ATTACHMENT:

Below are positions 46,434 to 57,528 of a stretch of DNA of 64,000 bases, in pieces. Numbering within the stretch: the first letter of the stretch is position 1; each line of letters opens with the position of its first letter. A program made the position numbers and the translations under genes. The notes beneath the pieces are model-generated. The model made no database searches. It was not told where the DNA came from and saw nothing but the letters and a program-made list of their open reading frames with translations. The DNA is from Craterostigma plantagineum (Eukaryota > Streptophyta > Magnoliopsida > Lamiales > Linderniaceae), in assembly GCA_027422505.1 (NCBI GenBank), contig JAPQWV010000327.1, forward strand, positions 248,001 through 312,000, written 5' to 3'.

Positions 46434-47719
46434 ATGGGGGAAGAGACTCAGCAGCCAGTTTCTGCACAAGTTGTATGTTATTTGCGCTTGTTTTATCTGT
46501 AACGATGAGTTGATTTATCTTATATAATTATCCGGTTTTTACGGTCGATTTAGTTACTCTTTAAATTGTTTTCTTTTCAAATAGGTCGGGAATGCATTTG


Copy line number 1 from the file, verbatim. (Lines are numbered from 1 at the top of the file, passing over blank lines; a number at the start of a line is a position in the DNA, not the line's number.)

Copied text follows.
Below are positions 46,434 to 57,528 of a stretch of DNA of 64,000 bases, in pieces. Numbering within the stretch: the first letter of the stretch is position 1; each line of letters opens with the position of its first letter. A program made the position numbers and the translations under genes. The notes beneath the pieces are model-generated. The model made no database searches. It was not told where the DNA came from and saw nothing but the letters and a program-made list of their open reading frames with translations. The DNA is from Craterostigma plantagineum (Eukaryota > Streptophyta > Magnoliopsida > Lamiales > Linderniaceae), in assembly GCA_027422505.1 (NCBI GenBank), contig JAPQWV010000327.1, forward strand, positions 248,001 through 312,000, written 5' to 3'.